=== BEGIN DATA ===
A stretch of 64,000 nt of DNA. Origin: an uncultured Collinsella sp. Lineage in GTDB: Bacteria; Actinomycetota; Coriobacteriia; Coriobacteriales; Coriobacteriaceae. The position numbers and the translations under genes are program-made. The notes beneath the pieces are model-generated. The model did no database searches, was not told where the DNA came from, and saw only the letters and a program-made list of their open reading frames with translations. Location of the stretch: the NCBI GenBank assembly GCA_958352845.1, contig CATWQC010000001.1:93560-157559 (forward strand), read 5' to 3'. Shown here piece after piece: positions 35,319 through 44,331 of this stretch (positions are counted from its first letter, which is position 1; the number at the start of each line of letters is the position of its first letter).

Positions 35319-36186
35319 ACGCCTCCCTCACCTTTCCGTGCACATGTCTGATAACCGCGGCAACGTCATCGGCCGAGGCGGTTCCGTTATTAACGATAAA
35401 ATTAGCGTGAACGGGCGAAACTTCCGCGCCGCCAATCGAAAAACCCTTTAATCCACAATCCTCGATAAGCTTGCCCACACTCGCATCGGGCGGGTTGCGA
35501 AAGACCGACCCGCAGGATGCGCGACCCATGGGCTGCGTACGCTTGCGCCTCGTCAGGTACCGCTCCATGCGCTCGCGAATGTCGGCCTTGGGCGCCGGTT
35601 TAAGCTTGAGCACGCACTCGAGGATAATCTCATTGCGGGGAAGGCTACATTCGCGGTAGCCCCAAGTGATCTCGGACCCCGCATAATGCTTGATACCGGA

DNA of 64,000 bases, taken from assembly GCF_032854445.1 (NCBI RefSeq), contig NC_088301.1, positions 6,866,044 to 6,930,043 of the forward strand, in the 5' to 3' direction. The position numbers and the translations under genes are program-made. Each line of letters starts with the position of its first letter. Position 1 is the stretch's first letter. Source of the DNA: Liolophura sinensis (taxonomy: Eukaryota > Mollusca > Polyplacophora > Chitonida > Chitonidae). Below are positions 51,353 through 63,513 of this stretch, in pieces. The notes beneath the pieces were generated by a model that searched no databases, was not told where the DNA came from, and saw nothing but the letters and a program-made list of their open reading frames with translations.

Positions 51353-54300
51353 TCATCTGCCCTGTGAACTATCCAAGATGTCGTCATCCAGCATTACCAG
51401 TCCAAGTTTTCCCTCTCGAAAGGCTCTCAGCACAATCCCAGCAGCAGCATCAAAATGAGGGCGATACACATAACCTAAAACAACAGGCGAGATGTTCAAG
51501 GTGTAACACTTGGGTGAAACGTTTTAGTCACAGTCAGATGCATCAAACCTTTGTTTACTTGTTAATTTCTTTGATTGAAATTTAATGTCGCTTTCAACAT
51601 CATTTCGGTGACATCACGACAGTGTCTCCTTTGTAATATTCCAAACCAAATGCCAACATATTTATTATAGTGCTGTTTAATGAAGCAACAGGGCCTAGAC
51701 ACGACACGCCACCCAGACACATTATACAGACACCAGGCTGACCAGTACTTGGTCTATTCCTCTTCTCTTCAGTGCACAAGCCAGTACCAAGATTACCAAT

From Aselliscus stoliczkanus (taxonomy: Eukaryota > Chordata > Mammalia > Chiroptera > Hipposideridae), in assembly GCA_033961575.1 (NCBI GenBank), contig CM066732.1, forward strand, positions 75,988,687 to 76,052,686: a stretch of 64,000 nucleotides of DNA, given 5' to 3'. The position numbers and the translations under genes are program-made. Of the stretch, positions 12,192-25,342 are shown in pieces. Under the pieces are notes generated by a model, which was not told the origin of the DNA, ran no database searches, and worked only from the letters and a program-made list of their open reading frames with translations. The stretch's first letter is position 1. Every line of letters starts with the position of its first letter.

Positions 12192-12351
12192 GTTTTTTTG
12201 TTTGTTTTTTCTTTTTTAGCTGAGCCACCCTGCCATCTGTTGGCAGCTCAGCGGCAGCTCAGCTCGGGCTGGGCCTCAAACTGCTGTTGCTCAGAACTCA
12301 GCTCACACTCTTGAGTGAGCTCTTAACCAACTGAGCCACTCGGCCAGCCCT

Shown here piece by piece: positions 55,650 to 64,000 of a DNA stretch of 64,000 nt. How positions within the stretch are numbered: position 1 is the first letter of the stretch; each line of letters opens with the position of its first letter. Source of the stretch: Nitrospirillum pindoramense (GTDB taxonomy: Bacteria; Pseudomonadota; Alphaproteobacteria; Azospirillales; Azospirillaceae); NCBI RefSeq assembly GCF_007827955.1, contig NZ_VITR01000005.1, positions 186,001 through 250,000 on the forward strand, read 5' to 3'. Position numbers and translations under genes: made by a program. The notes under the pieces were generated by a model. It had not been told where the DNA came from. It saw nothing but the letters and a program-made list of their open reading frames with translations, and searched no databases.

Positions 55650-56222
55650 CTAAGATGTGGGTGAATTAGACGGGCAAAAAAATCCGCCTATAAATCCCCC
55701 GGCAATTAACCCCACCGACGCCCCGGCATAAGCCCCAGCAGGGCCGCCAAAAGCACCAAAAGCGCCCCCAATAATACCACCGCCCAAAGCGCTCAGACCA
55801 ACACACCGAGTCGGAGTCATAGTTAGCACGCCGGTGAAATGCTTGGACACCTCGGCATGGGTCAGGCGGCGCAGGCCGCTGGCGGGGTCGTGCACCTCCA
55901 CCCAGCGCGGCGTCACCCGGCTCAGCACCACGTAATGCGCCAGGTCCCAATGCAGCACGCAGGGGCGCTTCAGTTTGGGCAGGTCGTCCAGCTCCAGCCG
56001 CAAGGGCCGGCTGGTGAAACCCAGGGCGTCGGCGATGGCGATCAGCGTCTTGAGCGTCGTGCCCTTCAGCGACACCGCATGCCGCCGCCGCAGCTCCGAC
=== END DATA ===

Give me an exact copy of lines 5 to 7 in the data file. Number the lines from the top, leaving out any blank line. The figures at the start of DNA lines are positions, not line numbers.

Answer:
35501 AAGACCGACCCGCAGGATGCGCGACCCATGGGCTGCGTACGCTTGCGCCTCGTCAGGTACCGCTCCATGCGCTCGCGAATGTCGGCCTTGGGCGCCGGTT
35601 TAAGCTTGAGCACGCACTCGAGGATAATCTCATTGCGGGGAAGGCTACATTCGCGGTAGCCCCAAGTGATCTCGGACCCCGCATAATGCTTGATACCGGA

DNA of 64,000 bases, taken from assembly GCF_032854445.1 (NCBI RefSeq), contig NC_088301.1, positions 6,866,044 to 6,930,043 of the forward strand, in the 5' to 3' direction. The position numbers and the translations under genes are program-made. Each line of letters starts with the position of its first letter. Position 1 is the stretch's first letter. Source of the DNA: Liolophura sinensis (taxonomy: Eukaryota > Mollusca > Polyplacophora > Chitonida > Chitonidae). Below are positions 51,353 through 63,513 of this stretch, in pieces. The notes beneath the pieces were generated by a model that searched no databases, was not told where the DNA came from, and saw nothing but the letters and a program-made list of their open reading frames with translations.